Perhaps the bigger challenge is sorting through a ton of detailed information to extract a song-worthy idea. It's tempting to want to put in all the big words and cool facts. But a song is about one thing. It needs focus and a particular emotional angle to hook the listener. Those don't fall naturally out of a list of details; they must be discovered and drawn out.
For example when writing about why prairie voles are monogamous, I learned an entire process that happens in the voles' brains which bonds a male and female together with many steps and many fancy chemical names. All those details are cool and interesting but they don't tell a compelling story on their own. What drew me in the most about prairie vole pair bonding is that prairie voles are often used as models for human behavior, which brings up certain questions: Is love just a chemical reaction in the brain? If so, does it matter?
In the song ("My One and Only Vole") I used a few carefully selected details out of that long list of chemical processes ("My dopamine receptors go insane") in order to frame and support the real question at hand. The result is an uplifting love song from a vole to his mate. At the climax he solves the paradox for himself: "Science says our bond is made with chemistry / Oxytocin's all it's fashioned of / I just know that you're the only vole for me / And chemicals don't mean I'm not in love!"
Were you always interested in science, or have projects like this sharpened that interest (or both)?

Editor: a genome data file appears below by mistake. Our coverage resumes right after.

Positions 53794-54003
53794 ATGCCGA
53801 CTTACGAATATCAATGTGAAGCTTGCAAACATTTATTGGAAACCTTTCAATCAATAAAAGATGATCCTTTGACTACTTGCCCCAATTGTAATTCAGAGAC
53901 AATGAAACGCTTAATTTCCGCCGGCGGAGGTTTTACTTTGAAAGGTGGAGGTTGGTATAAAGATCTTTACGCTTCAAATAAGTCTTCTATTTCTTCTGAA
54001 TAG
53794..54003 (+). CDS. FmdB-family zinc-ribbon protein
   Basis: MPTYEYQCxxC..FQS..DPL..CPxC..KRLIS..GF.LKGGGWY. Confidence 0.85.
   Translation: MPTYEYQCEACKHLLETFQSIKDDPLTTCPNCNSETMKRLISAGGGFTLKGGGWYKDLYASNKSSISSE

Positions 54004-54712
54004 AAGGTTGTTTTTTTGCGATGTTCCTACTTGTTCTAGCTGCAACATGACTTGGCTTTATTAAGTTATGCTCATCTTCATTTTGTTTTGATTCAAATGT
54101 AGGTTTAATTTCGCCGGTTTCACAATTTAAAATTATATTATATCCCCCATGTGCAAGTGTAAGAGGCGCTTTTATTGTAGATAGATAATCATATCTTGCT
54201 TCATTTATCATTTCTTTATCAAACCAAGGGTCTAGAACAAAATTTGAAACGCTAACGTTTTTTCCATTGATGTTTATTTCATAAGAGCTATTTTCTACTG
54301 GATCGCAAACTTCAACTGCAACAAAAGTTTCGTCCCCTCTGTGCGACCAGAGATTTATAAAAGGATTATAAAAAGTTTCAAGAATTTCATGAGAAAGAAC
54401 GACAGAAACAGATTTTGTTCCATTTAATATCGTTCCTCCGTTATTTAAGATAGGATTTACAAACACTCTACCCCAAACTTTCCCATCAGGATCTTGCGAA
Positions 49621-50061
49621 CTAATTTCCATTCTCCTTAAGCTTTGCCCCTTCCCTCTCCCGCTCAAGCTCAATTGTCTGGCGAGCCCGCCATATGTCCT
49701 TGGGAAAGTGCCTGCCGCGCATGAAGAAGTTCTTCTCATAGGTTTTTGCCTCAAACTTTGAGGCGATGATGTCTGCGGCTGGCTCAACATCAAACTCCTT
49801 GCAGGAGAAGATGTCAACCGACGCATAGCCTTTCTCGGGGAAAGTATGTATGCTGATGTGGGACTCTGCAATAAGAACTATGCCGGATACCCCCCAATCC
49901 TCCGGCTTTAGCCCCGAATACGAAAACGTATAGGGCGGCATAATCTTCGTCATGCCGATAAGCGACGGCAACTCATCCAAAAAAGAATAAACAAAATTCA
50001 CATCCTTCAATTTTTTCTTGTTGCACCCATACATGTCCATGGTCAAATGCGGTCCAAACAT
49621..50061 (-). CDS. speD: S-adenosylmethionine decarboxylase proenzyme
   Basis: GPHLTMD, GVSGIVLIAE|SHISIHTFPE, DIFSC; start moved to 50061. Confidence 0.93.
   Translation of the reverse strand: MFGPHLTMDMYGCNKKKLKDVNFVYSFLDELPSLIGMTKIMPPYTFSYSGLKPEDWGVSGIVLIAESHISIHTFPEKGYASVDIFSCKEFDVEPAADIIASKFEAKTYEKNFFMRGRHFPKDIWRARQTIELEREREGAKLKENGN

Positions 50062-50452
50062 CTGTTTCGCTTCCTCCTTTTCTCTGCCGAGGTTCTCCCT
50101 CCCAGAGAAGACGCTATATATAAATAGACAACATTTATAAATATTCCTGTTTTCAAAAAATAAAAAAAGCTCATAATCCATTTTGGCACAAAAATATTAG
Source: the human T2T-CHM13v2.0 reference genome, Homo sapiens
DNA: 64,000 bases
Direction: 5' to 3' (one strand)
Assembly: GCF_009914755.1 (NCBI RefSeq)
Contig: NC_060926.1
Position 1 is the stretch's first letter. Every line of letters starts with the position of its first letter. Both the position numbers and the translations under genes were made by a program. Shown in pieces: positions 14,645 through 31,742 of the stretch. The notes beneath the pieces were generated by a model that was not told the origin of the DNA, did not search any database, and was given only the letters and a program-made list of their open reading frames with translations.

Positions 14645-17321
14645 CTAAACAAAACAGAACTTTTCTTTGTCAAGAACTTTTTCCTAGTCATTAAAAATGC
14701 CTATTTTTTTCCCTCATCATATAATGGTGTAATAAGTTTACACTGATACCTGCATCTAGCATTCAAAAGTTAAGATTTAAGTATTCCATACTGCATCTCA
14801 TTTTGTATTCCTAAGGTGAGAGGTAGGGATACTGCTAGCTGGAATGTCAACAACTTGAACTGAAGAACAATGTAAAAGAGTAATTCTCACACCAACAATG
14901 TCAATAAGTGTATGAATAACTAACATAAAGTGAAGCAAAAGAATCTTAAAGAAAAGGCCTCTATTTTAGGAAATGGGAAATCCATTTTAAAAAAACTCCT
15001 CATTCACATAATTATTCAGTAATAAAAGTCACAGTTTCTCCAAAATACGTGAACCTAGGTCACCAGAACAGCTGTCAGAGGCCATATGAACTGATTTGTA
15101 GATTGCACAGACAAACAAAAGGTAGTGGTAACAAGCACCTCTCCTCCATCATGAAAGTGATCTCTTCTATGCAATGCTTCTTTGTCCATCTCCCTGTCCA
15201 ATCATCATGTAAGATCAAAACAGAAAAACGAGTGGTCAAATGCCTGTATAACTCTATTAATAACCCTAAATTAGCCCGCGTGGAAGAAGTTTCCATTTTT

I was a total science geek as a kid. I would stay in from recess in second grade to copy dinosaur facts off of a set of cards we had in the classroom. Then I made a huge chart of them that I hung on my wall at home. I went through a phase where all I wanted to read was science books. I think it's natural for kids to be intensely curious about the world around them and how everything works.
But like a lot of kids, I lost interest in science sometime during high school. Our esteemed educational system left me with the impression that all the tractable questions of science had been answered over the past two hundred years, and that those answers were located "in the back of the book." Any open questions were way too difficult for me to comprehend and I didn't see myself as a possible contributor. I guess I thought scientists were mostly either teachers or TV personalities.